Update: Climate Change Protesters Disrupt Lloyd’s Headquarters

By Charles Capel | April 12, 2022

Climate change protesters in London have targeted insurance underwriting house Lloyd’s of London for its role in enabling fossil fuel projects.

The City of London Police said they were aware of protests at London’s Liverpool Street Station and the Lloyd’s building on Lime Street. At least 10 police vans were seen outside the building, and a helicopter hovered above.

The Extinction Rebellion activists unfurled a banner from the external staircase of the Lloyd’s building that read “end fossil fuels now,” and blocked the main entrance of the building, although workers could still be seen to be entering through alternative entrances.

BREAKING NEWS@LloydsofLondon is closed for the day, as Extinction Rebellion shut the Lloyd’s building this AM.
Why? Lloyd’s of London must stop underwriting fossil fuel projects. Insuring new oil & gas in a #ClimateCrisis makes no sense. We must insure #ClimateJustice. pic.twitter.com/uLerJReF8B
— Extinction Rebellion UK (@XRebellionUK) April 12, 2022

Lloyd’s of London advised its employees and guests not to come to the building in light of the protests, but the market remains open and trading is continuing online, a spokesperson said in an emailed statement.

“Lloyd’s supports safe and constructive engagement on the issue of climate change and we continue to explore the ways in which Lloyd’s can support a responsible transition,” the spokesperson added. [Editor’s note: Lloyd’s subsequently issued a notice that as of 4 p.m. on Tuesday, all protestors had left the Lloyd’s building and surrounding area. Lloyd’s said it would confirm by 7 a.m. on Wednesday if the building will open and is safe to re-enter].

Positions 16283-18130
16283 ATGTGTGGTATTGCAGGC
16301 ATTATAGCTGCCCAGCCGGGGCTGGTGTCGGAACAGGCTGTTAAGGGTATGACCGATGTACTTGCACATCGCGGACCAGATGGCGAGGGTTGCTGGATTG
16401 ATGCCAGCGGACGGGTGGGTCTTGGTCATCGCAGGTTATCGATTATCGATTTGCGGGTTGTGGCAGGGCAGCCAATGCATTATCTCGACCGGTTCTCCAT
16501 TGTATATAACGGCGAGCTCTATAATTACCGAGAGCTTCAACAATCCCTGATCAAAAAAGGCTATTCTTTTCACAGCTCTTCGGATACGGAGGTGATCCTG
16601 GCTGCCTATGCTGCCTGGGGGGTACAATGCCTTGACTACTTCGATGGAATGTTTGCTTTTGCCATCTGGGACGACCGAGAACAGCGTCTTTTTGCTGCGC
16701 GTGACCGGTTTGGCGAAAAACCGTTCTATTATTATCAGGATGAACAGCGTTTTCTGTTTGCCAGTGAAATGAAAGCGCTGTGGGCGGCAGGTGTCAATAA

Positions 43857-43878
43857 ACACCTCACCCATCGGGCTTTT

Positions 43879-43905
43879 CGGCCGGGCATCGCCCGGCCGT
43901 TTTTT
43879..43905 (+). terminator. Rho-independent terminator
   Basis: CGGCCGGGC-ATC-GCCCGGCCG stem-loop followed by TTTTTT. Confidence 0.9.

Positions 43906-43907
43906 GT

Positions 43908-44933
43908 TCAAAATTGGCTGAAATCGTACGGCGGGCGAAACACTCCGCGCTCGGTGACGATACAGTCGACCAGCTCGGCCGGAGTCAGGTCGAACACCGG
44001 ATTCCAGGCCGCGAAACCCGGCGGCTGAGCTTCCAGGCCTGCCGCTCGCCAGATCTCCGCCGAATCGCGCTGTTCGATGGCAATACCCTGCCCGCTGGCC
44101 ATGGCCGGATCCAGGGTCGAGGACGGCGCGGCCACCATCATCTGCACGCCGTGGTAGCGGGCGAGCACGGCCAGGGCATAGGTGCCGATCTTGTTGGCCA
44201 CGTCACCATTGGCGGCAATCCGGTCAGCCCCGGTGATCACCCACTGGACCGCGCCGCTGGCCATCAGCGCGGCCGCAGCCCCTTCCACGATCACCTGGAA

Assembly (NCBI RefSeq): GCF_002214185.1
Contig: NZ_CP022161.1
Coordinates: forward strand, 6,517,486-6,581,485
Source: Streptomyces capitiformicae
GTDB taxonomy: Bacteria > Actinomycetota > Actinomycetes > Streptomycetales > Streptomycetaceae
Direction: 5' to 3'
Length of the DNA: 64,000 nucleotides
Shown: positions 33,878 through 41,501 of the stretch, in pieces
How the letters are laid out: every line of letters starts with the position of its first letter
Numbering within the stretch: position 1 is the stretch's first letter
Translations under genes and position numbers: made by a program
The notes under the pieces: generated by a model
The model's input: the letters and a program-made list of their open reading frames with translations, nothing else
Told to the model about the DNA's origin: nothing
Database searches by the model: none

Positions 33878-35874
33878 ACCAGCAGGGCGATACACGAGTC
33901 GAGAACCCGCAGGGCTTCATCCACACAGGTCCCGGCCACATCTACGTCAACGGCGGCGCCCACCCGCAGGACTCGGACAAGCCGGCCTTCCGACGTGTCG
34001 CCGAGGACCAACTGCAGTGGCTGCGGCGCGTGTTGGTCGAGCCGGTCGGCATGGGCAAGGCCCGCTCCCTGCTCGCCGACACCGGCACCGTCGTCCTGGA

Extinction Rebellion is a mostly UK-based activist group who carry out disruptive and dramatic protests with the aim of sparking action to tackle climate change.

–With assistance from Will Louch and Tom Metcalf.

Photograph: Protesters outside the Lloyd’s of London building in the City of London, on April 12, 2022. Photo credit: Chris J. Ratcliffe/Bloomberg


Topics Tech Excess Surplus Climate Change Lloyd's

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